Charities offer a way for a will

A resolution for the New Year that you may have considered is making your will. Depending on your estate, there may be an enormous cost to passing without one. Your estate may be burdened with legal expenses and court fees for appointments of executors. There may be uncertainty and disagreement between possible beneficiaries exacting a high personal cost to your family. The province may even need to step in at more expense to your estate.

Clearly having your will and estate plan in order is a benefit both to you and your family. Many resolve to get their wills done, but many never see that resolution fulfilled.

A new service is gaining popularity that essentially consists of local law firms offering will writing services to supporters of Canadian charities. The service is simply titled the Canadian Free Wills Network. It is quickly showing itself to be a winning situation for Canadian charities, the public, and members of the legal profession. In short, the charity pays the lawyer a small fee for a simple “core” will. Additional work – such as a spousal trust or trusts for kids or power of attorneys – is not included, but a simple will is in place, which is a good step forward.

Many Canadian charities recognize that many of their supporters have not yet made a will. The reasons may be varied, but procrastination and inertia tend to play a role. If you are a member or supporter of a Canadian charity, you may be contacted by the organization to encourage you to have your will prepared and your estate put in order by a local participating lawyer. The benefit to the charity is the chance you will include and remember it in your will. In fact, many charities look to legacies for up to half the money they raise.

There is no obligation or pressure of any kind to include the charity in your will, however. A will is privileged and confidential between you and the lawyer, and the contents can never be shared unless you provide written permission. Generally, however, “warm supporters” of a charity are inclined to recognize and include that charity in their will – not to mention there are tax benefits to your estate to remember your favourite registered charity in your will. The only request is that you provide a simple declaration form to the charity so it can evaluate the program.

For members of the public, an offer by your favourite charity to pay the cost of your simple will is a great motivator to actually get your estate plan in order. For the lawyer, there is twofold benefit. The lawyer has made contact with new clients in the community and can build a relationship for future legal needs. There is also the benefit of giving back, by being involved in the Canadian Free Wills Network to both address the ongoing challenge of making legal services available and affordable to the public, and to participate in a highly innovative program that is motivated by philanthropy and helping others.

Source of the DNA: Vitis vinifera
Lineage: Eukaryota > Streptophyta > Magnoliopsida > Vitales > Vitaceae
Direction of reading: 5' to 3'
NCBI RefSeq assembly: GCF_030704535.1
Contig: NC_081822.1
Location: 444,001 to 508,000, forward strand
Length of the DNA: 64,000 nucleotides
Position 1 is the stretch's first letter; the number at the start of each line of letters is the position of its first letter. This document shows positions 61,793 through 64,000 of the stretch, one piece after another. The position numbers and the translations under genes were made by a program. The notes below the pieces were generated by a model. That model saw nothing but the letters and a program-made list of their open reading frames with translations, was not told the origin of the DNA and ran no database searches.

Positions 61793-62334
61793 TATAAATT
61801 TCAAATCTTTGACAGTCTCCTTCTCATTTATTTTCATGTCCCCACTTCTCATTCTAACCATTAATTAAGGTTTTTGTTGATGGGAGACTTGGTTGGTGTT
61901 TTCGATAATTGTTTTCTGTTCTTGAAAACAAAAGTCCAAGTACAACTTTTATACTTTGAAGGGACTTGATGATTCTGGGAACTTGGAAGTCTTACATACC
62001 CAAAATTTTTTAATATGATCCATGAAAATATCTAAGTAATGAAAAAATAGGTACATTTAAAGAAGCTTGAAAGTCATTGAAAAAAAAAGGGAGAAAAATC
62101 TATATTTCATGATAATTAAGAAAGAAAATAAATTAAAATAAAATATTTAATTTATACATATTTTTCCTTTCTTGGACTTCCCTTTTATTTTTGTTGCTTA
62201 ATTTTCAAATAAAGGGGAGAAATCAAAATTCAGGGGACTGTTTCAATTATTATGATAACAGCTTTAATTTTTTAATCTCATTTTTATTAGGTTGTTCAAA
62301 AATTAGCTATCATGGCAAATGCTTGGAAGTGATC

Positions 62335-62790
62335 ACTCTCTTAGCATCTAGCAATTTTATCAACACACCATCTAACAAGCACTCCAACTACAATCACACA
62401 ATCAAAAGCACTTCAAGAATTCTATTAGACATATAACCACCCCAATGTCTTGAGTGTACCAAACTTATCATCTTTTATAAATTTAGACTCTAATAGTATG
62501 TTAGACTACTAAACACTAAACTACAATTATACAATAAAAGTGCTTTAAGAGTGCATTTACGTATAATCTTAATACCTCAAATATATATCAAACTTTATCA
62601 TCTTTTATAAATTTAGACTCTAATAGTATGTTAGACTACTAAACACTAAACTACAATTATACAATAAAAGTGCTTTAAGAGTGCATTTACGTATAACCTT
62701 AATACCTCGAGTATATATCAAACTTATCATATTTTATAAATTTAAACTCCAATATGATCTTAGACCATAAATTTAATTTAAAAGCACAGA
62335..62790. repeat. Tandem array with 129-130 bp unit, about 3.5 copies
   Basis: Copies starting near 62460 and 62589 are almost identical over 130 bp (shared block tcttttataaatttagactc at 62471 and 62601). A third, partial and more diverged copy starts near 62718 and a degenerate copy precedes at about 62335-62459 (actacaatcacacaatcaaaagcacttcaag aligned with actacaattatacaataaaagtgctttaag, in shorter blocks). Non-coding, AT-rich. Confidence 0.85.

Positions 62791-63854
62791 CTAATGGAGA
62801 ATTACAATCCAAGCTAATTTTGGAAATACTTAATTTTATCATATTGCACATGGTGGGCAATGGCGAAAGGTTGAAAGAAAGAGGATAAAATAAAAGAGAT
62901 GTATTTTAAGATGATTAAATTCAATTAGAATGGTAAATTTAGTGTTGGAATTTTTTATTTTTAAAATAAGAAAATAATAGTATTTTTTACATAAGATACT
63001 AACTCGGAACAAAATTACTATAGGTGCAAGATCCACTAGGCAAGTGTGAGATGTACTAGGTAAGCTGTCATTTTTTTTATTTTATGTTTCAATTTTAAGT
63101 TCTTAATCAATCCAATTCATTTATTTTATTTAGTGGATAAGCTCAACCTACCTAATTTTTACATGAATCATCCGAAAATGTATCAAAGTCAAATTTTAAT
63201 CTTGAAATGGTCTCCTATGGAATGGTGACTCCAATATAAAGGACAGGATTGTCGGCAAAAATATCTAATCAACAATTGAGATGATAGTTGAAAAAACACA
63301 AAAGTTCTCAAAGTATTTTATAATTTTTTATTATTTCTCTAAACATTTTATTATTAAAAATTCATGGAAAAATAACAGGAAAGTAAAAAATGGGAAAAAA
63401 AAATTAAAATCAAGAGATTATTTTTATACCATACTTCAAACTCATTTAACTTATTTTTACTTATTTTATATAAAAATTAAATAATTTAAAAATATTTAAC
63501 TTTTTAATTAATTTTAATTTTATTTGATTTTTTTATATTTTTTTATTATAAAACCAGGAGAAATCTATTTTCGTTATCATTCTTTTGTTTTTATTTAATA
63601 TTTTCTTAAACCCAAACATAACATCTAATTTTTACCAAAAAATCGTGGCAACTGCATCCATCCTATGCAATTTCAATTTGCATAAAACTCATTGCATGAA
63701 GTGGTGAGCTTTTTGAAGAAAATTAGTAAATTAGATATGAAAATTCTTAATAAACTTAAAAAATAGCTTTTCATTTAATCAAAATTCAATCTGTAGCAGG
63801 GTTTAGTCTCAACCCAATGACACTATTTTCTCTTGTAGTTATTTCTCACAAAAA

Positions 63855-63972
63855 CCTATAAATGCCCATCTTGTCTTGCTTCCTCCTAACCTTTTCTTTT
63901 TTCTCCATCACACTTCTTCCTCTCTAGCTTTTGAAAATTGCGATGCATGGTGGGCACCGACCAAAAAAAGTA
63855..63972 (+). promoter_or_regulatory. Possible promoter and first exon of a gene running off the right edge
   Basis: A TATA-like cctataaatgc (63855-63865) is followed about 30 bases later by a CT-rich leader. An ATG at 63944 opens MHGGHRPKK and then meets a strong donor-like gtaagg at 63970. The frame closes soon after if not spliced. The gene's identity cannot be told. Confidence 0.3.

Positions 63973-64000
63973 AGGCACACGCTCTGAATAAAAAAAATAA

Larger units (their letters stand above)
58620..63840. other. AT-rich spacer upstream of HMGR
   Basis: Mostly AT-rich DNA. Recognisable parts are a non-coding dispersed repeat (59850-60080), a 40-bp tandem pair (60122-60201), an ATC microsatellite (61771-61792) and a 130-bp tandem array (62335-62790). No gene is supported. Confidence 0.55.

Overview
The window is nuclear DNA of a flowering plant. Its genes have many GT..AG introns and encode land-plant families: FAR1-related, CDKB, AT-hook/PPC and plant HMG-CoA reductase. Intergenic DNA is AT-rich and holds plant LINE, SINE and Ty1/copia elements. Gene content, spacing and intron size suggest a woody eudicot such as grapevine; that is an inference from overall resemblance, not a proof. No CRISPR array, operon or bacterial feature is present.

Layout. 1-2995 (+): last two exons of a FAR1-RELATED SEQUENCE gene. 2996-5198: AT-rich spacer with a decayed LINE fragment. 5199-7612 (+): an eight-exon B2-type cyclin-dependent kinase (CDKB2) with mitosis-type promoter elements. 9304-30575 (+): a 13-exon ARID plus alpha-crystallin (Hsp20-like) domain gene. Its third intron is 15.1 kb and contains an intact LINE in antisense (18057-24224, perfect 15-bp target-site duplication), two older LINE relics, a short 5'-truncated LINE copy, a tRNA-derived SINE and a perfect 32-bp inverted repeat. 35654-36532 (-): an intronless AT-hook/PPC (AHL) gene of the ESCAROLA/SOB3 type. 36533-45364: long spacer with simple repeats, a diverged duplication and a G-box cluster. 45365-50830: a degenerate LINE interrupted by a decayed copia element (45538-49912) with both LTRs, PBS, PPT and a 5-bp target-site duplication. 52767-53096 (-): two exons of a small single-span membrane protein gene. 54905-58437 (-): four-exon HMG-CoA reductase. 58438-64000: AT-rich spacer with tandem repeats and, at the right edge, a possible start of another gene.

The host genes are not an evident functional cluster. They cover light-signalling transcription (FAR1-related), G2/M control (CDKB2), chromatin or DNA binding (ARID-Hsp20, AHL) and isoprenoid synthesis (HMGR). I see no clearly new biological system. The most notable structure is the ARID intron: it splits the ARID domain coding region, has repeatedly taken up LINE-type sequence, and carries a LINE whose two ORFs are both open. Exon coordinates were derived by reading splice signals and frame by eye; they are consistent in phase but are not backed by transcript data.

Perhaps a good start to the new year would be to call your favourite charity and see if they participate in the Canadian Free Wills Network. The goal of the Network is to have a participating lawyer in every community. In this respect, I plan to participate and I hope other lawyers in the community will join if they have not yet done so.

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2 comments

This is a wonderfully, innovative concept. I am so inspired. As we all spin through our fast-paced lives, covering off all our obligations, plans, hopes, dreams, and joyful times now and in future (in whatever order they present) we also must identify the things that we procrastinate about. Making a will. Chris and I had such a dear friend, an outstanding crown attorney, and wonderful father and husband. As we lamented he and his family moving away from us, and the house-next-door back in Leaside … he smiled, and reminded us that “everything has a beginning and an end”. When Tom passed away, sadly, at a young age – leaving two great kids – those words came back to us again, and again. He did not fear his future, nor did he lament any moment of his life. He treasured his life, his past, his wife, children, and his good fortune. Tom simply accepted his very own words. This is a remarkable project, allowing all of us to accept what will be, and take one step forward. Embrace such a concept as is outlined in this project, and consider your charitable wishes. “Beginnings and ends” = beginnings and the future.

Thank you, Martin, for your inspirational article.

“Law profession is not a service industry its nation building” – Sir Chhotu Ram
Its encouraging to know that Beaches law firms are offering will writing services to those who support Canadian charities. A will is a legal document stating how your money and property will be distributed after you die. It is a must for every person to have a written will irrespective of his/her social and financial status because it allows you to communicate your wishes about your funeral/cremation arrangements etc. and make things easier for the people you care about. If you need free attestation of documents or free notarization of your self-prepared will or a simple will prepared free of charge for you please find me in or around Beaches Library during week days or email me to set time for meeting at citylawcentre@yahoo.ca. I will consider myself fortunate to serve you. Thanks.
Mark Dahiya, M.A., LL.B., Street Lawyer,
City Law Centre, In pursuit of justice for the homeless

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